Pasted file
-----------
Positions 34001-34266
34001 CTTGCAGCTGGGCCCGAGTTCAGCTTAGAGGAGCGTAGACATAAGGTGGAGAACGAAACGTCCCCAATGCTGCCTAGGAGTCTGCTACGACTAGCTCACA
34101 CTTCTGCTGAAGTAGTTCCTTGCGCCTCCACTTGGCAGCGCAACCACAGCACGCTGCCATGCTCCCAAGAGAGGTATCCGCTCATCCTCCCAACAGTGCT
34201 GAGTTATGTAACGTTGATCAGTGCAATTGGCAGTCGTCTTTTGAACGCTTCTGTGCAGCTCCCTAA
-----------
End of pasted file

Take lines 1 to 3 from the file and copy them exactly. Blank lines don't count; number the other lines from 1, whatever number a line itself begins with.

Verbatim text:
Positions 34001-34266
34001 CTTGCAGCTGGGCCCGAGTTCAGCTTAGAGGAGCGTAGACATAAGGTGGAGAACGAAACGTCCCCAATGCTGCCTAGGAGTCTGCTACGACTAGCTCACA
34101 CTTCTGCTGAAGTAGTTCCTTGCGCCTCCACTTGGCAGCGCAACCACAGCACGCTGCCATGCTCCCAAGAGAGGTATCCGCTCATCCTCCCAACAGTGCT